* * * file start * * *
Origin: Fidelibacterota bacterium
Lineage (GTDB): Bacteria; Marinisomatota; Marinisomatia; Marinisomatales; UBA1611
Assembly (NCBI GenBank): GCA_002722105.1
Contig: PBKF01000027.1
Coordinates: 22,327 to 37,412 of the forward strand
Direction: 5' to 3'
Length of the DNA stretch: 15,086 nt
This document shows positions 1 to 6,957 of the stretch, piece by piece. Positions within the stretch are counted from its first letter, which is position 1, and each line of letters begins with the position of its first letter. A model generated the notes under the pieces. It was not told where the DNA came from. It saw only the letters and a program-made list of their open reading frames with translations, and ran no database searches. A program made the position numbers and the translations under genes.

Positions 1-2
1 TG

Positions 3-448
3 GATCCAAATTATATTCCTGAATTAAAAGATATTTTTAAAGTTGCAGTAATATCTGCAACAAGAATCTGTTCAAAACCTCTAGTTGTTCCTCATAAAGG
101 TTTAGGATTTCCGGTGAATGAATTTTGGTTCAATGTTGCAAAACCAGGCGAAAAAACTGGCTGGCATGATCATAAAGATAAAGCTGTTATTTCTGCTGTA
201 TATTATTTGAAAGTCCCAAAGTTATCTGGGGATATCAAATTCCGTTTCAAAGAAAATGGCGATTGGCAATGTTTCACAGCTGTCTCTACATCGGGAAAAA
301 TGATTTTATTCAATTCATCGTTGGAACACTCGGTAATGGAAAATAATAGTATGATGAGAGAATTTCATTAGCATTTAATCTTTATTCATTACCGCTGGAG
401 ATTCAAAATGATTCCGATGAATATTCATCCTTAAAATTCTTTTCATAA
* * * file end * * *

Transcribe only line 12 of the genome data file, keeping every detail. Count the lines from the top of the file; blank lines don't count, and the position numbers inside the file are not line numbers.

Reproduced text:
3 GATCCAAATTATATTCCTGAATTAAAAGATATTTTTAAAGTTGCAGTAATATCTGCAACAAGAATCTGTTCAAAACCTCTAGTTGTTCCTCATAAAGG